Remember that Low Self Esteem is not sexy

There’s a line between being low-profile and having low self esteem. Being low profile is genuinely humbled when doing and showing your work to others, because you’re aware of the fact that photography is a constant learning and one good work doesn’t make you the top of the world. However, having low self esteem is notably shown by constantly complaining about your work and how you feel you’re never good enough, sometimes just to attract sympathy or validation from others.

Real story: Everytime one of my younger associate showed me his portfolio for a review, I will give my honest opinion; if it’s good, I will give genuine compliment, and conversely a constructive criticism when it’s lacking something.

But when he keeps complaining about he hates the work and he feels he’s not good enough #stubborn, I’d say, “Dude stahp. Then scrape it. Go do something else that’s easier than photography.” *cue Coldplay song The Scientist* -because, seeking for compliments to make you feel good about your work is not sexy, which brings me to the next point:

Don’t Get too Obsessed by Other People Approval

In the realm of digital age, particularly in social media, we are easily affected by the “likes” and “comments” from others to the work we just published. When you don’t get enough social media approval, you’ll feel that your work is not interesting enough and you begin second guessing yourself again.

Professionals get to where they are now with persistence, resilience and the thirst to keep learning. The “2 likes” and “0 comments” never stop them from creating and loving what they do. Do your art because of your love to create, not because you need validation of others. If you do it for the social media approval, you won’t ever enjoy what you do.

Also feedback can be either constructive or destructive (but just remember to swallow your pride and master the emotional maturity before you are asking for one.) However, when you can’t take too much criticism yet, then only show your work to a closer community; people who have been following your journey. Who understand your efforts and history. If you just started photography for one month and try to seek validation from a top photographer who didn’t know about it, you’ll might be crushed by his/her too honest opinion.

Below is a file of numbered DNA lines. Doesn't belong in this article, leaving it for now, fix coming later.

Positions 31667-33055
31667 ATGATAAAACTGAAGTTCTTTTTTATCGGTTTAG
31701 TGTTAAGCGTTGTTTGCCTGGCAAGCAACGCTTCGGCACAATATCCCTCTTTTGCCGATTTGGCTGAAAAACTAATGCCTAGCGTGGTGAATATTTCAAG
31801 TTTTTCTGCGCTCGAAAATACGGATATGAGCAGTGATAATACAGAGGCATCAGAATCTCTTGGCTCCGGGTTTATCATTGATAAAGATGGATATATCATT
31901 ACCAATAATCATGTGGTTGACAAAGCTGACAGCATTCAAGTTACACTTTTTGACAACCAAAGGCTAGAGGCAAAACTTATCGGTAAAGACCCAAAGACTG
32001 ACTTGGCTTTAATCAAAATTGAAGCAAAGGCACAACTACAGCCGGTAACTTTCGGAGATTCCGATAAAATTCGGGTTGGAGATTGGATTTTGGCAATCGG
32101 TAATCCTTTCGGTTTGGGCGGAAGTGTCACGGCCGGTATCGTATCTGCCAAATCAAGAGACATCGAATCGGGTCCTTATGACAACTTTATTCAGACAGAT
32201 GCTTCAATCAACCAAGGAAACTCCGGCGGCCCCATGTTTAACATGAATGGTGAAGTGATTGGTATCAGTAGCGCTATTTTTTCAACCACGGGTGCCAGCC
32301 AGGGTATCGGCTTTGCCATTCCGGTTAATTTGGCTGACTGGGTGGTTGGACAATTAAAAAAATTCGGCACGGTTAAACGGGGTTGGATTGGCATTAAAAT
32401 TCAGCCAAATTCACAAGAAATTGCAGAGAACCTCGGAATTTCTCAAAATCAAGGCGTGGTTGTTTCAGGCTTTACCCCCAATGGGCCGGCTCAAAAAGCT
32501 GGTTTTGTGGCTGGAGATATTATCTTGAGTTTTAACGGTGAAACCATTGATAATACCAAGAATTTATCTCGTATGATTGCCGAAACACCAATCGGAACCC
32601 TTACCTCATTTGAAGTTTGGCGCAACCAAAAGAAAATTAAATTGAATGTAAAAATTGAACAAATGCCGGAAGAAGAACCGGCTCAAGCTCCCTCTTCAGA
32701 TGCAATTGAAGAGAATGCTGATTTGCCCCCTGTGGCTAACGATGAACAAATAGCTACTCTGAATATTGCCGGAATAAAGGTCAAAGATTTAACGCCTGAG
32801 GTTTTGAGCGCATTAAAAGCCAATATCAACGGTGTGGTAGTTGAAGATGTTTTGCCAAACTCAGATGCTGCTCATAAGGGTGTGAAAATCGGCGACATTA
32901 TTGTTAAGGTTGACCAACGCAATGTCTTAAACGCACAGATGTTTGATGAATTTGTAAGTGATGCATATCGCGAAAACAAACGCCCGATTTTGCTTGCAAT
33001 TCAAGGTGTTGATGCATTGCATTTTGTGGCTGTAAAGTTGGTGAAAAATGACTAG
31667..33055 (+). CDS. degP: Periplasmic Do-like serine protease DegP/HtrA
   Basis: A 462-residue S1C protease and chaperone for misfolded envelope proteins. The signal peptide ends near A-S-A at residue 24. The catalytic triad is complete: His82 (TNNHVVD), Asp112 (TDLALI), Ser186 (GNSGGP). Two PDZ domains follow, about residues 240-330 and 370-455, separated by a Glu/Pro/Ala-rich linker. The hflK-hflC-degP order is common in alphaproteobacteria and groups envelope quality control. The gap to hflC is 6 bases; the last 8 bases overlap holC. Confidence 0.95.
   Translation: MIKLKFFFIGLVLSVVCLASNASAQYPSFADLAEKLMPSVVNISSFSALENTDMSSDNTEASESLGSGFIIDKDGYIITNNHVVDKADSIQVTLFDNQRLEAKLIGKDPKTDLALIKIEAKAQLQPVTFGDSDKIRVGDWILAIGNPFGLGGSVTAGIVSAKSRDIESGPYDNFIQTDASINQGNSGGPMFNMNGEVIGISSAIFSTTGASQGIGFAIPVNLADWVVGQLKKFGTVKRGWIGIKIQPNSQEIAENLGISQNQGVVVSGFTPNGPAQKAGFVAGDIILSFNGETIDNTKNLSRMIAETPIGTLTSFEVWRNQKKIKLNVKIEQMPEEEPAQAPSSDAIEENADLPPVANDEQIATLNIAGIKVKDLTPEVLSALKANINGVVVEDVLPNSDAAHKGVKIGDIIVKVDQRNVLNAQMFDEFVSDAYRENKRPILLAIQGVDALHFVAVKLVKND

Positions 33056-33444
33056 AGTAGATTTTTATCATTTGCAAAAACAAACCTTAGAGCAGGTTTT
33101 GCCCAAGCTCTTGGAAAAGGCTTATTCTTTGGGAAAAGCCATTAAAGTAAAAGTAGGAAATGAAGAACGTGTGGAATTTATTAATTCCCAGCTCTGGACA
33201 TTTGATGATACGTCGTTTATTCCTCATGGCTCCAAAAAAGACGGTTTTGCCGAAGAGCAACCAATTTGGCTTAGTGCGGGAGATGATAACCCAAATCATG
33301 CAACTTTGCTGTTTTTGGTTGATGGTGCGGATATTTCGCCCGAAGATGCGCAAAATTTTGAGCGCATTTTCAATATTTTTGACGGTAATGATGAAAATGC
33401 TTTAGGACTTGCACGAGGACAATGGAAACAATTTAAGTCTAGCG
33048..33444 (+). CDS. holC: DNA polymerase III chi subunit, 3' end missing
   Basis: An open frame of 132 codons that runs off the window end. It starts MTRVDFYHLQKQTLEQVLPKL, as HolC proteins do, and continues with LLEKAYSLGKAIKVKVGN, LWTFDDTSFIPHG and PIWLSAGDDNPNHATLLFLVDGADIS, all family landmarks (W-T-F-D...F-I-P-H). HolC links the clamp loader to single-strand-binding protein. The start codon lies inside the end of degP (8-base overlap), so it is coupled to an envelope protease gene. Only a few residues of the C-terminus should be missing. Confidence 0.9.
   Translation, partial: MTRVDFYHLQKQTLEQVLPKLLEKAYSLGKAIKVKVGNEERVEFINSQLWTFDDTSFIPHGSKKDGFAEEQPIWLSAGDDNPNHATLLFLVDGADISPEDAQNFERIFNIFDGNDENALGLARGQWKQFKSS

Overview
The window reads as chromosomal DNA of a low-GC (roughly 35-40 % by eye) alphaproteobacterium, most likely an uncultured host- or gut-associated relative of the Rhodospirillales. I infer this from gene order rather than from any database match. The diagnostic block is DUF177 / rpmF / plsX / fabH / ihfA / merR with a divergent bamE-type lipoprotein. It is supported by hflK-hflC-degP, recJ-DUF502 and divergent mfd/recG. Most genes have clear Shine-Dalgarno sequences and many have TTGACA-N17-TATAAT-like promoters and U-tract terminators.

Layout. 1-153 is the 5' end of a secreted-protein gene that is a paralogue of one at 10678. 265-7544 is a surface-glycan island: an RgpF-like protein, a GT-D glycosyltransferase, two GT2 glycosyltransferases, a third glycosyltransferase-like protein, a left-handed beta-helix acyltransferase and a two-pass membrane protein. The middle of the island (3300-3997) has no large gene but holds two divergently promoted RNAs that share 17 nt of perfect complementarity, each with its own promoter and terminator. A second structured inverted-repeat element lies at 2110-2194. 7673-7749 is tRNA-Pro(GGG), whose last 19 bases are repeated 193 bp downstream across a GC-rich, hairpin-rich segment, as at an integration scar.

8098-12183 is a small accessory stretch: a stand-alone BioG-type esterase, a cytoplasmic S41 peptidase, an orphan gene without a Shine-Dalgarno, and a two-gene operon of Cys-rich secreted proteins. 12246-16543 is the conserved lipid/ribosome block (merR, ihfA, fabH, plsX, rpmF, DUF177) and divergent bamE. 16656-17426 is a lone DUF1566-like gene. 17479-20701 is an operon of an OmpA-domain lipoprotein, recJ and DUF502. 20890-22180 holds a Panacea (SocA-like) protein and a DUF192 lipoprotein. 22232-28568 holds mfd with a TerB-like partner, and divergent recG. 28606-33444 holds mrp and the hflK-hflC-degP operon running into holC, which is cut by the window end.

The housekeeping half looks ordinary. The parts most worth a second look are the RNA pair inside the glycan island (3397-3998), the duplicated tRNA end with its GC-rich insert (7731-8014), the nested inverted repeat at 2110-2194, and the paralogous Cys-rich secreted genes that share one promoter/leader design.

Unless you are a working, Professional Photographer who do assignment for clients, remember that you create your art for yourself, not for others.

Stop comparing yourself to others.

You might start photography together with a friend, then during the process he/she might grow faster/better than you. Don’t despair; as there are many factors that can cause this. Everyone has a different pace on progress, learn to accept it. If you only focus on how much they outgrow you, you will miss your own improvement and self worth.

Earlier I was talking about self worth. This is important. Your own self worth comes from within yourself, and it’s devoid of other external measurements; not how big your studio is, not how impressive your client list is and definitely NOT how many Instagram likes you have. Those things are wonderful, but none defines your value as a person.

Be grateful of your own gifts and purposes in life, and the love from the ones closest to you. Those are your internal measurements.